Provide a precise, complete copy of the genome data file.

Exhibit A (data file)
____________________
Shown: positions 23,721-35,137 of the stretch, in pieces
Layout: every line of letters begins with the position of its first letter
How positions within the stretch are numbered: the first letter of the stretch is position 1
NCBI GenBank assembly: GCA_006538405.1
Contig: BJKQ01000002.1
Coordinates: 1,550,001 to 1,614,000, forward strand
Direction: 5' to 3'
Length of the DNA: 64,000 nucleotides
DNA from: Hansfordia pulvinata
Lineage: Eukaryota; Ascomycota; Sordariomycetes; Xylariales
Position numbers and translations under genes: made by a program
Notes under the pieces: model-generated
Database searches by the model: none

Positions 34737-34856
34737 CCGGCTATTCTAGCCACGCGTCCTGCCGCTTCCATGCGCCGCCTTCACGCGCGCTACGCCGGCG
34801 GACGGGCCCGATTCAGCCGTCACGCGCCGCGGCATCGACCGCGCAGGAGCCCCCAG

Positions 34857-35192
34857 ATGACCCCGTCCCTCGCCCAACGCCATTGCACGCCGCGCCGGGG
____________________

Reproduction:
Shown: positions 23,721-35,137 of the stretch, in pieces
Layout: every line of letters begins with the position of its first letter
How positions within the stretch are numbered: the first letter of the stretch is position 1
NCBI GenBank assembly: GCA_006538405.1
Contig: BJKQ01000002.1
Coordinates: 1,550,001 to 1,614,000, forward strand
Direction: 5' to 3'
Length of the DNA: 64,000 nucleotides
DNA from: Hansfordia pulvinata
Lineage: Eukaryota; Ascomycota; Sordariomycetes; Xylariales
Position numbers and translations under genes: made by a program
Notes under the pieces: model-generated
Database searches by the model: none

Positions 34737-34856
34737 CCGGCTATTCTAGCCACGCGTCCTGCCGCTTCCATGCGCCGCCTTCACGCGCGCTACGCCGGCG
34801 GACGGGCCCGATTCAGCCGTCACGCGCCGCGGCATCGACCGCGCAGGAGCCCCCAG

Positions 34857-35192
34857 ATGACCCCGTCCCTCGCCCAACGCCATTGCACGCCGCGCCGGGG